What happens if my stock goes negative? If my stock goes down, do I owe money to my broker? When do I need to start selling my investments?

If these questions sound familiar, here’s everything you need to know about stocks, bonds, mutual funds, and more – before you start investing.

What Happens When Your Stock Goes Down?

Stock prices can descend for numerous reasons, from major scandals to announcements of layoffs to poor financial quarter performance. And when stock prices decrease, the total value of an investment drops, too.

Stock Price Decline Example

You bought one share in Company ABC at $10, and the price decreased to $8 over the course of a week. That means the value of your stock decreased by 20%. If the stock market is down and the investment price drops below your purchase price, you’ll have a “paper loss.”

The opposite is also true: If the stock price increased to $12 per share, the value would increase by 16.67%. If you hold the investment when the price goes up, you’ll have unrealized gains on an investment that has yet to be sold (also known as “paper profit”).

After you sold the investment off, you’d either reap the earnings from the gains or get back less than you invested from the loss.The more stock you own, the more your value would decrease or increase as the price changes.

Two of the most common conditions that affect the value of your investments are bull markets and bear markets.

Bull Markets vs Bear Markets

A bull market refers to a period with a 20% increase in prices (from the most recent low) for the Dow Jones Industrial Average, S&P 500, or another major index. This increase can be driven by a number of conditions, including increased sales, rising consumer confidence, or optimism towards a productive economy. During this time, investors often enjoy increased earnings and tend to hold stocks until they reach a target price.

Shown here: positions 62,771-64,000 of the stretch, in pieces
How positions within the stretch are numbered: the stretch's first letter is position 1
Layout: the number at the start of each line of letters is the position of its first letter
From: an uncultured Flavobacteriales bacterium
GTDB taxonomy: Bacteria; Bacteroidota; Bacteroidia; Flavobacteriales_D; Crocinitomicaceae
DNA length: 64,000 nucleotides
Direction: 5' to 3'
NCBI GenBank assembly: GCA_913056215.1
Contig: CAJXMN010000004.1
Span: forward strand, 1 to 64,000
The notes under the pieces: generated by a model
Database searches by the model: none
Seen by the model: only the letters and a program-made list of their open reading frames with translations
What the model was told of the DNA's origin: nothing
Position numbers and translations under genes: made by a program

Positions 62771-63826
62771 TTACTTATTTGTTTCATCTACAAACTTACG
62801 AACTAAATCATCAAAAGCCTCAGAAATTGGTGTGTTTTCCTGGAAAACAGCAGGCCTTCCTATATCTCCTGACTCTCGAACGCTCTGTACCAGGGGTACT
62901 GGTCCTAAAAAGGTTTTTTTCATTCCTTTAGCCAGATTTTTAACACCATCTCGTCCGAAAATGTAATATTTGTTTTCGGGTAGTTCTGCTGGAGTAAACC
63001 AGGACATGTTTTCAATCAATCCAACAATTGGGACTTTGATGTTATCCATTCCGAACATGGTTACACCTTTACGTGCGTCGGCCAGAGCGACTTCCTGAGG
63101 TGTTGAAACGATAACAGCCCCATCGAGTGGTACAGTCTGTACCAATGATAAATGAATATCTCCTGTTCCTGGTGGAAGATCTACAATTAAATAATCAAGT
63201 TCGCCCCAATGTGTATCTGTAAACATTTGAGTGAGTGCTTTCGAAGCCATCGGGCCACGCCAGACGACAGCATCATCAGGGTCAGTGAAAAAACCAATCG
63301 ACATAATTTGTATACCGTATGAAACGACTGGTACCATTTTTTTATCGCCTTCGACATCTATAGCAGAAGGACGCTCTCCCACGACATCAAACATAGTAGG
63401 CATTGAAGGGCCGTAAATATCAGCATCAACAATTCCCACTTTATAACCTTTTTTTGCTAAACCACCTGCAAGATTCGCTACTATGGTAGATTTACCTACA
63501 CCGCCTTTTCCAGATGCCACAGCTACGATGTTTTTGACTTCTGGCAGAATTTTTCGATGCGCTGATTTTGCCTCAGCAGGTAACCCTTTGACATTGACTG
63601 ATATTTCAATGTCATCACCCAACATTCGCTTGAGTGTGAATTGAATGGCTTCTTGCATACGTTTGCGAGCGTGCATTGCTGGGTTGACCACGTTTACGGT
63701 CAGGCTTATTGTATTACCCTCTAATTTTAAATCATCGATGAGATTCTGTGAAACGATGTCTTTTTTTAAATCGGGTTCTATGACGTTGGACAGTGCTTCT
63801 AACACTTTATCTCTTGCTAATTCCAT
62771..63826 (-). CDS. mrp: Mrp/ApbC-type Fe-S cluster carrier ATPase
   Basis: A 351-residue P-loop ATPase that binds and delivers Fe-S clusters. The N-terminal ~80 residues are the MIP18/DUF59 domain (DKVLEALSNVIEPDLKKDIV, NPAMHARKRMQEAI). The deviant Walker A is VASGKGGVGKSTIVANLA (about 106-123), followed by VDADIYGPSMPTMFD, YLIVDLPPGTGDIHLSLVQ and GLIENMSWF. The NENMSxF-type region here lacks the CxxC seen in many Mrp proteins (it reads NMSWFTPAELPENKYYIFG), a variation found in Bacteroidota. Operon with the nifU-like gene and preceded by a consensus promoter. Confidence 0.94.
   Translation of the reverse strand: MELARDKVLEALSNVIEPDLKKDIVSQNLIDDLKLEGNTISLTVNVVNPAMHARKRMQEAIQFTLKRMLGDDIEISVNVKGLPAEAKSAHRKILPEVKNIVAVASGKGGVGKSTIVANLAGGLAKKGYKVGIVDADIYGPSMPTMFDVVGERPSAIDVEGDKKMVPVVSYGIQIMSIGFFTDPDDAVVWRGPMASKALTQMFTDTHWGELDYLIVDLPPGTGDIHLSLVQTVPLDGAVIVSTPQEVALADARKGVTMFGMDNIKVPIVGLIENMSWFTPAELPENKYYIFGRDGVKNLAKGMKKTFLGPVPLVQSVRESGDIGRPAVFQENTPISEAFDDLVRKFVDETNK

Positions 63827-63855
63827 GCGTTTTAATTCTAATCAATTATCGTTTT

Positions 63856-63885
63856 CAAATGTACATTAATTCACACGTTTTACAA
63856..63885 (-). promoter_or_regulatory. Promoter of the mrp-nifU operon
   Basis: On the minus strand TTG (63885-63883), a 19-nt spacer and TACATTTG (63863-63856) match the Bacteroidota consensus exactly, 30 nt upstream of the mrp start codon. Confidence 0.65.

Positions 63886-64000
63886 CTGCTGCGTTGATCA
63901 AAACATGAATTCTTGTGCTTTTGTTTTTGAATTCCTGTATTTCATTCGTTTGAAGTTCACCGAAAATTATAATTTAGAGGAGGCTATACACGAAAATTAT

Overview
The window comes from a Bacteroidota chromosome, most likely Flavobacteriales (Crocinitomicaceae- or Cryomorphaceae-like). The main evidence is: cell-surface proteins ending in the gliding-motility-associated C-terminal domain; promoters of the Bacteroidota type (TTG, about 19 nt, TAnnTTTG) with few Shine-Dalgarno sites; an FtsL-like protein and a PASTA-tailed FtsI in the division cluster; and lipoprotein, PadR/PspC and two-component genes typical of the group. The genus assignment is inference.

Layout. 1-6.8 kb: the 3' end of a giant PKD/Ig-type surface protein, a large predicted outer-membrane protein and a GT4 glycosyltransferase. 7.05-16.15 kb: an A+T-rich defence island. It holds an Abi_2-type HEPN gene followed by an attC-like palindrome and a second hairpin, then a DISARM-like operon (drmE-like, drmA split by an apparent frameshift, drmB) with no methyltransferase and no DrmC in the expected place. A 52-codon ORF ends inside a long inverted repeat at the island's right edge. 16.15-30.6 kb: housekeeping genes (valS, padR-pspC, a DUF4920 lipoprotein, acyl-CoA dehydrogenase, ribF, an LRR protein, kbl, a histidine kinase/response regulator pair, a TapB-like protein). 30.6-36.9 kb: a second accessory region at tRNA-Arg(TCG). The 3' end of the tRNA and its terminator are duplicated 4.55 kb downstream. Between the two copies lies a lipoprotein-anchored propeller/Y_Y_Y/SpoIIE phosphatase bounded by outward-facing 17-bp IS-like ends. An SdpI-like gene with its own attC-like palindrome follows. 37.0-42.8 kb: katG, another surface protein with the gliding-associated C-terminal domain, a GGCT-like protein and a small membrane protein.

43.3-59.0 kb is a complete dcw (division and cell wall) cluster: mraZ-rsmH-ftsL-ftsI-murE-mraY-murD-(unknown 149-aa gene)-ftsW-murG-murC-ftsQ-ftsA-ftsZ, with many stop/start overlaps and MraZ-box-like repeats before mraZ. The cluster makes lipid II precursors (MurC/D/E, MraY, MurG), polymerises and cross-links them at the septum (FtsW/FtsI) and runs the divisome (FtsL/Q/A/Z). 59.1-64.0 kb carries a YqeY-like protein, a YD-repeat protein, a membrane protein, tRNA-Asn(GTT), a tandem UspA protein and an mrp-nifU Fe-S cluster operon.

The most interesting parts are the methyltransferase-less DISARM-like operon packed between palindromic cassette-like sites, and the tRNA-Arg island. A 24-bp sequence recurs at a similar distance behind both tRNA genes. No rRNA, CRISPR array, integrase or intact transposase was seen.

In a bear market, however, market prices experience a long drop of at least 20%. Bear runs can be caused by negative market indicators such as contracting economic conditions, job losses, and investor sell-offs.

If My Stocks Go Down, Do I Owe Money?

For new investors, one of the most common concerns is related to the value of their investments.

If your stocks, bonds, mutual funds, ETFs, or other securities lose value, you won’t normally owe money to your brokerage. However, you may not receive all of your money back if/when you sell. It really depends on whether you’re buying stocks on a margin loan or with cash.

Selling Stocks on a Margin

More experienced investors may use more complex strategies (like buying stocks on margin) to increase their purchasing power. In this case, if the value of stocks in your account goes below the maintenance margin, your broker will require you to sell some of the stock – or add more cash to cover the shortage. This is a much riskier strategy for new investors.

Selling Stocks at a Loss

If you decide to sell your investments at a price lower than what you paid, you’ll experience a realized loss. Smart investors occasionally “cut their losses” if they’re afraid that the stock price will drop even further. In other words, if they buy a stock and it goes down, they are expecting to lose as little money as possible.

Other investors may decide to hold on to their investments in the hopes that they’ll increase. The idea that industries will naturally increase and decrease in value is the idea behind Dow’s Theory (which we explain in our Ask an Expert section below).